The hand she held was slim. She would have to play it with skill. Lord Armstrong must be made aware from the outset of this interview that his daughter was no mat for him to wipe his feet upon. She considered seating herself behind the desk, but her father's imprint on the leather chair made her feel squeamish. Instead, she spread the silk skirts of her carriage dress out and endeavoured to look as relaxed and comfortable as she could on the hated wooden chair. Her gown, with its wide leg-of-mutton sleeves and tight cuffs, was deceptively simple. The scalloping on the bodice and collar was subtle but intricately worked, continuing down the front panel to the the hem. The belt of the same royal blue which cinched her waist was held with a gold buckle. Her outfit was elegant and so a la mode that it screamed Paris to anyone who cared to notice. Her father, however, had little time for women and things feminine. It gave her a little kick of satisfaction, knowing that the evidence of her success, displayed in full view, would be quite lost on him.
The sound of a footfall outside the door alerted her to his arrival. Cordelia put a hand over the heart which threatened to jump out of her chest, and sternly quelled the instinct to rise from her seat.
She had thought herself prepared, but as the door opened and Lord Armstrong made his entrance, a lump formed in Cordelia's throat. There were, it seemed, some things which neither logic nor experience could tame. Here was her father, and she could not control the rush of affection which brought tears to her eyes, stemmed only by a supreme effort of will from falling. Foolish of her, but she had not expected him to look so much older. His grey hair was sparser, revealing tender patches of pink pate. Pouches had formed under his eyes, though the blue-grey colour of his irises was still disconcertingly the exact shade of her own. His face was thinner too, giving a beakiness to his nose and a translucence to his skin, though he was still a handsome man.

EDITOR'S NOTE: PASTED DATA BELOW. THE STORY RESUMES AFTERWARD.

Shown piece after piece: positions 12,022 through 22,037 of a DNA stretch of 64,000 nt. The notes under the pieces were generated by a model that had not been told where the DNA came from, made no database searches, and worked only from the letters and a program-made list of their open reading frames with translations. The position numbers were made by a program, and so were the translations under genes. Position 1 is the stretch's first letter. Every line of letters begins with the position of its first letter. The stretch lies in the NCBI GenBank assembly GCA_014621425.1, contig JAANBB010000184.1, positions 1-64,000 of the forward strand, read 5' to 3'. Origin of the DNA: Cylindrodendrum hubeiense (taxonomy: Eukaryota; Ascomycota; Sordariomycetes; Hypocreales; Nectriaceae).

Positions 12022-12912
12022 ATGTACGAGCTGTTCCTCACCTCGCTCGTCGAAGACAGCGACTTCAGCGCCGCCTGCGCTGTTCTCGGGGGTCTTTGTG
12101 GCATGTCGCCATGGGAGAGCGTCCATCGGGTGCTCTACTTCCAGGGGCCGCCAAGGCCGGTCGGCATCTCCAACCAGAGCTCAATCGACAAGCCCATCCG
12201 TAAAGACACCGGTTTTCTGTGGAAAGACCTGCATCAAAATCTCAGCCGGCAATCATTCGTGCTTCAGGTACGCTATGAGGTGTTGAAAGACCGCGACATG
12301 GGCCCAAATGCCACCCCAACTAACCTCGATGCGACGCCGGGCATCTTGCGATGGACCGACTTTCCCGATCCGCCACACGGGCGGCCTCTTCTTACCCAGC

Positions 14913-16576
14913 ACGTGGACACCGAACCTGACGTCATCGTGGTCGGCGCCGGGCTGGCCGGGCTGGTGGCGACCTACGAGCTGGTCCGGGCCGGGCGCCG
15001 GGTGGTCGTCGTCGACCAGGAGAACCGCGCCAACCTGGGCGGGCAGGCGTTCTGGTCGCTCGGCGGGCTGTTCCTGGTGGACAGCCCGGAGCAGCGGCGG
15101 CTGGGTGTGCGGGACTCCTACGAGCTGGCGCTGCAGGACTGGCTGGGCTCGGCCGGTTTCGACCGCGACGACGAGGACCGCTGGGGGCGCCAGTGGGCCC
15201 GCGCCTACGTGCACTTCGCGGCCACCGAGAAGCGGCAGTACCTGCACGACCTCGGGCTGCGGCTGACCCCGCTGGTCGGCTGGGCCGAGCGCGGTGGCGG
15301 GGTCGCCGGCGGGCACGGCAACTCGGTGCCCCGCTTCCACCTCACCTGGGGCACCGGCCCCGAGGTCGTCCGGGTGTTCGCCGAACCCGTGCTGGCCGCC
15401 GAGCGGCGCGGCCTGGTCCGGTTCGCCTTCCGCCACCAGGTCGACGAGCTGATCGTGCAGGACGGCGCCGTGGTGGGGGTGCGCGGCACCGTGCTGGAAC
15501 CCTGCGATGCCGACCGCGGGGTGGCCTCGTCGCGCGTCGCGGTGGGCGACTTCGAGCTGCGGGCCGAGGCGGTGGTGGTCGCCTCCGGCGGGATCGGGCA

He still had presence too. Barely a falter in his step there was, as he nodded curtly, as if it had been a few days since last they had met. The atmosphere in the book room changed too, when he took his seat behind the desk. She had forgotten that about him. He was like a necromancer, conjuring moods at will.
She was already tense, her toes curled inside her kid boots, her shoulders straight like a soldier on parade, and it was too late to relax, because his eyes were upon her and he was drumming his fingers, his chin resting on one hand. But she was no longer a child, and had, for nine years, perforce, to consider herself no longer his daughter. He had not the right to judge her, and she was not inclined to permit him to do so.
Silence stretched. Another of his tricks, but it was one which Cordelia had also acquired. By the time he raised his brows after what seemed like an eternity, she had herself under control.
'You are looking surprisingly well.'